Sensitivity of Escherichia coli, Klebsiella pneumoniae and nine other bacterial species isolated from drinking water in the lower Volta Basin to some commonly used antibiotics
AbstractIn monitoring water in rural and poor urban communities for potentially harmful bacteria, the conventional methods for detecting total and faecal coliforms on MacConkey Broth were used. Streaks on Plate Count Agar were used for identification, bacteriological and biochemical characterisation using the API 20E kit. Stored drinking water from villages in the South Tongu and East Dangbe Districts kept in earthenware pots (17-78 l capacity) for up to 1 week contained several species of bacteria including Acinetobacter sp., Aeromonas sobria, Chryseomonas luteola, Citrobacter amalonaticus, C. diversus, C. freundii, Edwardsiella sp., Enterobacter aerogenes, E. cloacae, E. sakazakii, Escherichia coli, E. hermanii, Hafnia alvei, Klebsiella pneumoniae, Kluyvera sp., Pseudomonas fluorescens, Serratia fonticola, S. odorifera, S. plymutica, Salmonella arizonae, Shigella sp., and Yersinia intermedia. The sensitivity of E. coli, K. pneumoniae and nine other bacterial species isolated was tested using the disc diffusion method containing sensitivity disc rings incorporated with antibiotics including ampicillin 10 g, cefotaxime 30 g, tetracycline 30 g, amikacin 30 g, cotrimoxazole 25 g, and chloramphenicol 30 g. About 87.5 per cent (14/16) strains of E. coli and 88.2 per cent (15/17) strains of K. pneumoniae were resistant to ampicillin; 31.3 per cent (5/16) strains of E. coli were resistant to tetracycline and sensitive to the remaining antibiotics. The resistance of the remaining microbes to the antimicrobials was considerable. It is suggested that close monitoring of quality of water coupled with education in cleaning storage containers, using the traditional heat sterilisation method, can effectively reduce contamination and, thus, curtail the health risk associated with drinking unsafe water.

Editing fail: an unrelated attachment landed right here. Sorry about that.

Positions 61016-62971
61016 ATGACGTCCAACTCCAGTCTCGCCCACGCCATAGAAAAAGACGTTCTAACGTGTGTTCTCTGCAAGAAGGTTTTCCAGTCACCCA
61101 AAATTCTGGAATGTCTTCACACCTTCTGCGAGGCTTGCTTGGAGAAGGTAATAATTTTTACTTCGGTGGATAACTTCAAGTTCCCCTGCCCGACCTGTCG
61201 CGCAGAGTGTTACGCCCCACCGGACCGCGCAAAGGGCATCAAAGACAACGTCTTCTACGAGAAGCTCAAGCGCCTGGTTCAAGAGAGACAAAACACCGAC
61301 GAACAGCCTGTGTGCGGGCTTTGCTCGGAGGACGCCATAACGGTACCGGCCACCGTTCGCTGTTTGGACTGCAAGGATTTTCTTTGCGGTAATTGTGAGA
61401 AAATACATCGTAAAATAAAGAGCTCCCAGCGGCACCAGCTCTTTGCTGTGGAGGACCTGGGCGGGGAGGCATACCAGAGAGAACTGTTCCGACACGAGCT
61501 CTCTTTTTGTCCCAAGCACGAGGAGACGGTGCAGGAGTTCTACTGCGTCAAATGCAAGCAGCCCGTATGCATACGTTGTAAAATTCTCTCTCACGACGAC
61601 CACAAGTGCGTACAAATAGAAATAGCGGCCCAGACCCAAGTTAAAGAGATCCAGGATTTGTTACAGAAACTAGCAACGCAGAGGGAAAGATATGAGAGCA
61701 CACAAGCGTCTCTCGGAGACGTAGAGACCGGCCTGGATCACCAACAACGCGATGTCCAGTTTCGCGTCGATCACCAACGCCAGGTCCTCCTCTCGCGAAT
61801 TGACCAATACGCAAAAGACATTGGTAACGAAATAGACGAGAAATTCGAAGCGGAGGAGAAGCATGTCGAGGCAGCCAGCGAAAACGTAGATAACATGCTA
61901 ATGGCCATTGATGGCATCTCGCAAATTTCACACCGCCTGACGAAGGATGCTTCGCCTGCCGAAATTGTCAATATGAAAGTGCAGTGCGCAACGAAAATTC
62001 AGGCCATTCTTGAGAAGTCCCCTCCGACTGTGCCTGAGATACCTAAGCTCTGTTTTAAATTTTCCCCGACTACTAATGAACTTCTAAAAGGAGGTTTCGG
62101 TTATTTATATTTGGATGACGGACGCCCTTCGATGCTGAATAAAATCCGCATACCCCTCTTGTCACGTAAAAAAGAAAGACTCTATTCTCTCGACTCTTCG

Ghana Journal of Science Vol. 44, 2004: 47-57
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